Friday, October 29, 2010

(PC#4) Man walks out of a building...

arm in pain after getting shot in it, missing a lot of blood. Someone says, "Son, you need to see a doctor!" Man replies, "That's a hospital back there, buddy."

I don't really know how those jokes are supposed to go.

Anyway, the last two days were pretty active for Peace Corps business. Tuesday morning I went to the dentist, which went splendidly. The office was about five minutes away from my house, the dentist was a very affable fellow with friendly (and cute, I might add) assistants, and it went off without a hitch. I got my Panorex x-rays -- with bitewings, of course -- and Dr. A checked out my mouth. He complimented my hygiene and said everything looked perfect. And there's no sign that I'll ever have to get my wisdom teeth out, praise Allah. No cavities or gum problems, no further work needed. He just told me to make sure I take extra care of my teeth in Asia because the water will probably not be fluoridated. So dental is done!

Tuesday afternoon I drove up to the VA hospital in West Palm to have my physical. I thought I was going to need additional trips to draw blood, get blood results, do any immunizations, perhaps even an X-ray for my shoulder; I thought I might need an additional appointment with a specialist about my shoulder. But here's how it actually went down:

I got in there, gave the doctor the form with all the things that need to be filled out, and we got to work. He did the physical, ordered all the blood tests, ordered a tetanus booster shot, a PPD to test for tuberculosis, and ordered an X-ray for my shoulder. After the physical, I got the booster in my arm, the PPD in my forearm, then went and got five or six vials of blood drawn, peed in a cup, and got my shoulder X-rayed. All in one trip! I was a bit nervous with the blood tests because I hadn't fasted, and I've read a few horror stories about blood tests coming back screwy because people had eaten too recently. But the doctor assured me that none of the tests I needed would be affected by eating. I had an appointment made for Thursday (two days later) so that they could check the PPD to see if I'd reacted to it and so the doc could examine the results of the X-ray.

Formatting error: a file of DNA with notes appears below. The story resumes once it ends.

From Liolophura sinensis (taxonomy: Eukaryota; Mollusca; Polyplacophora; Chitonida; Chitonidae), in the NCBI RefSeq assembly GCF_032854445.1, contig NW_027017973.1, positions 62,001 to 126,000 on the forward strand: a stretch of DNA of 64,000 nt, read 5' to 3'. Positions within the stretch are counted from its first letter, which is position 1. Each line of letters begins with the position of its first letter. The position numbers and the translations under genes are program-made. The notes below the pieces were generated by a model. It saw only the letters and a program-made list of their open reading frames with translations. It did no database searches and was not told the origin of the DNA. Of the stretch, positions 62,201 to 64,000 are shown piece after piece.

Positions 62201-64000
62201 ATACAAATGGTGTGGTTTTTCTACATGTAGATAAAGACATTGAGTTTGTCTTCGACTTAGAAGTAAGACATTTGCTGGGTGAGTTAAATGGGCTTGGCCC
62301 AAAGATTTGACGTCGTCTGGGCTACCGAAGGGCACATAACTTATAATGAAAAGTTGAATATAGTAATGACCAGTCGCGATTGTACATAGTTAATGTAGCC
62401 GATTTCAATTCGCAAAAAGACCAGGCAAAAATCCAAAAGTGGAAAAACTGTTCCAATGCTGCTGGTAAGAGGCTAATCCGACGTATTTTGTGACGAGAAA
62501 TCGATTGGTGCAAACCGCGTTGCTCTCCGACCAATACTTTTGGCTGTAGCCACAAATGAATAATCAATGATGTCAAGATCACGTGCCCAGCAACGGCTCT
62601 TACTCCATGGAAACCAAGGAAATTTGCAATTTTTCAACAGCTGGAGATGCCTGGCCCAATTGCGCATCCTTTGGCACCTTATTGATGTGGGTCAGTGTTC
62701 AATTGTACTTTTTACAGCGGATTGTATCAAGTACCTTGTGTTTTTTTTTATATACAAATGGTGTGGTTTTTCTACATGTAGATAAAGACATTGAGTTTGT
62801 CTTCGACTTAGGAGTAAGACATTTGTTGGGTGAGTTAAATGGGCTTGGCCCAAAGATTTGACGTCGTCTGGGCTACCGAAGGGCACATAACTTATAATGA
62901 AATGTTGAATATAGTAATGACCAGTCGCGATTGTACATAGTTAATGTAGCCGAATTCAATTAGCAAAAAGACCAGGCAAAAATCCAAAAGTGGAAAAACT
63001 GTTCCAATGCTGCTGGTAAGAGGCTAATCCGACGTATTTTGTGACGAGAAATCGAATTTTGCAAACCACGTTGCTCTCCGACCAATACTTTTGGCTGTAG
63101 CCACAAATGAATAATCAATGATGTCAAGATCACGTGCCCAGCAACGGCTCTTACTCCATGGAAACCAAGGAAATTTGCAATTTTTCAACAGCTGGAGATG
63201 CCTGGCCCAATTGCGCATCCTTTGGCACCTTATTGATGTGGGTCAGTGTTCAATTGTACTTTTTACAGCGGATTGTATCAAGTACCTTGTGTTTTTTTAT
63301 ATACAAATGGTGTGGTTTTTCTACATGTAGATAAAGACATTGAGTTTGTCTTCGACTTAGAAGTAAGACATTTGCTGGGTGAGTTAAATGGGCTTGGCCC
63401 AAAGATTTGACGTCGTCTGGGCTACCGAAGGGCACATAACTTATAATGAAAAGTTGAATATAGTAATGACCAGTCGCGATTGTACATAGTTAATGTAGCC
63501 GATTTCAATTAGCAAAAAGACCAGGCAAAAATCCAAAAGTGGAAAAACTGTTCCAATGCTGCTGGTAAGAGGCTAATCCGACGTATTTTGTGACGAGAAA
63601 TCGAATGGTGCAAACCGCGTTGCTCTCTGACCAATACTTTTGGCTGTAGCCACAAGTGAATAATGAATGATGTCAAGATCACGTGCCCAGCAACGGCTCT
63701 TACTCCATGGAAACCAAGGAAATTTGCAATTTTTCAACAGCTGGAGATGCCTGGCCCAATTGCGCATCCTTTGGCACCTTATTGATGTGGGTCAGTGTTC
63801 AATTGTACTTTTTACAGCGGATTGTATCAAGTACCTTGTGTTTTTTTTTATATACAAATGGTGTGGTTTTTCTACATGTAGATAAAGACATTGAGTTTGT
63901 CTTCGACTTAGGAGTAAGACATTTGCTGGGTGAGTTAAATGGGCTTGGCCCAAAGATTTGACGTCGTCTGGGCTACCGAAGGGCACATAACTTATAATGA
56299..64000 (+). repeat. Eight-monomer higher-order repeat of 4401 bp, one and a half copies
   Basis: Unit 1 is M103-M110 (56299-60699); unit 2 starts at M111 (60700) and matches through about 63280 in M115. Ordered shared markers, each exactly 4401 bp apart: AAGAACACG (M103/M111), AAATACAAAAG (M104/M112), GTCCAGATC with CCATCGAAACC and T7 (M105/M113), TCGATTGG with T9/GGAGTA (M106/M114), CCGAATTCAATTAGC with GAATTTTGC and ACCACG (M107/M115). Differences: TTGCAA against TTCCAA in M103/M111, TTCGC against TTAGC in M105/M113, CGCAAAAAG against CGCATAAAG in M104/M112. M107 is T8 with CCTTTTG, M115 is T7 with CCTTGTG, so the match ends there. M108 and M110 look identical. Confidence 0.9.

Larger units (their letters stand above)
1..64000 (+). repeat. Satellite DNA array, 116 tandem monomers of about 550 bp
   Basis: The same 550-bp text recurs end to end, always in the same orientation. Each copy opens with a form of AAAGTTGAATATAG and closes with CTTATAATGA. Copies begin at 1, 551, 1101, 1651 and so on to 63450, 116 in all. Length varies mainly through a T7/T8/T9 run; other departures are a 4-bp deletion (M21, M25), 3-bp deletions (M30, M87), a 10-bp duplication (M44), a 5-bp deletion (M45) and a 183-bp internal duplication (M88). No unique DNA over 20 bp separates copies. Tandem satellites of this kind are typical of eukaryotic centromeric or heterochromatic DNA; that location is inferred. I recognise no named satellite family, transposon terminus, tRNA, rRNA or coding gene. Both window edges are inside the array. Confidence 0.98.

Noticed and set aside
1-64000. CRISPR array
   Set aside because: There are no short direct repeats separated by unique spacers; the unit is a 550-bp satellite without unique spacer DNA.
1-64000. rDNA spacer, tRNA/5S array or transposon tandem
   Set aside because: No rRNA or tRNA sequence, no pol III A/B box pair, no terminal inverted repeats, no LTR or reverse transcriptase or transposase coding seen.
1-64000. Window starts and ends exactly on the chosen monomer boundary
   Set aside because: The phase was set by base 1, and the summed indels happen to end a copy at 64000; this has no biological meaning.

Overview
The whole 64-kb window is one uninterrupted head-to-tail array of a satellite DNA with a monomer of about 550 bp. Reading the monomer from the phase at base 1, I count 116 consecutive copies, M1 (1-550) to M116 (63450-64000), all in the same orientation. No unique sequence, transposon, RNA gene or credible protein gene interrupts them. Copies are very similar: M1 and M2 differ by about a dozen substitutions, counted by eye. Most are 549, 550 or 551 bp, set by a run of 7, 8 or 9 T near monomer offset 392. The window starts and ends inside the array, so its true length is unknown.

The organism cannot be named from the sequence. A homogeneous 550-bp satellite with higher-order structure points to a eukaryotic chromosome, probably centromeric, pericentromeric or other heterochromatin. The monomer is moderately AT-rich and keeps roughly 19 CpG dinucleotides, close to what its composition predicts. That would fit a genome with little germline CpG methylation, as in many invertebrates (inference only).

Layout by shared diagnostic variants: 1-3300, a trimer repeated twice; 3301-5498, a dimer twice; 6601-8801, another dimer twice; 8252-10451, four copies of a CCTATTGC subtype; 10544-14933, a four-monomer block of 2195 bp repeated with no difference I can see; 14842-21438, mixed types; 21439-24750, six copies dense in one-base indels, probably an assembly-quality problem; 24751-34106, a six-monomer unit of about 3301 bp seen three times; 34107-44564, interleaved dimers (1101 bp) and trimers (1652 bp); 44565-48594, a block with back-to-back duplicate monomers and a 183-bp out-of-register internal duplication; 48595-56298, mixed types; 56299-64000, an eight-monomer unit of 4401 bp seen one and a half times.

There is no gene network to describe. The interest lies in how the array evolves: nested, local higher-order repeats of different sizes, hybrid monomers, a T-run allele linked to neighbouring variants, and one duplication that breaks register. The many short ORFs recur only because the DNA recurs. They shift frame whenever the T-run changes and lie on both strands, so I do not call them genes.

Well, I went back today, and my expectations were exceeded AGAIN! Except I did have to wait an extra 40 minutes or so past the appointed time, but that's small potatoes. I didn't react at all to the PPD (there's supposed to be some kind of induration in your skin as a response to the protein they inject, and the larger the induration, the more there is to be concerned about), which was perfect. The doctor saw nothing abnormal in the X-rays, so he cleared my shoulder. And as icing on the cake, almost all my blood work was already done! HIV, CBC, the three Hep B's, Hep C, and my urinalysis were all taken care of (disease free!). The only lab test still missing was the G6PD titer, which has significance for the kind of medications one can take against malaria or other blood ailments, the doctor told me. Tests also showed that I'm immune to Varicella and MMR. The only thing I'm not sure about is if I'll still need a Polio booster.

Sooooo, in about a week I'll call the hospital to see if the final blood test has come in, and if so, then I'll make an appointment and have the doc finish up my medical packet, pick up documentation of all the blood work and the X-rays (plus make sure the Polio is taken care of), photocopy EVERYTHING, and mail all this crap back to the Office of Medical Clearance. Just to think, this could all be over with in the next couple weeks! And even with delays, more than a month would be very unlikely. Then it's just a matter of OMC getting around to actually going through my file. Reading other applicant blogs, some people are waiting six weeks and more after submitting their paperwork before hearing a single thing. And then they might also send it back because something is wrong. But I think not -- things will be in good order.

Things are actually going according to plan! I don't feel rushed or panicked or nervous. But with each little hurdle that gets cleared, I feel closer to service and things feel a little bit more real. It's exciting.

As a side note: getting a tetanus booster is no walk in the park. Whatever chemical that is makes your arm bruise and hurt for a few days afterwards. I woke up yesterday morning feeling like I'd been shanked.

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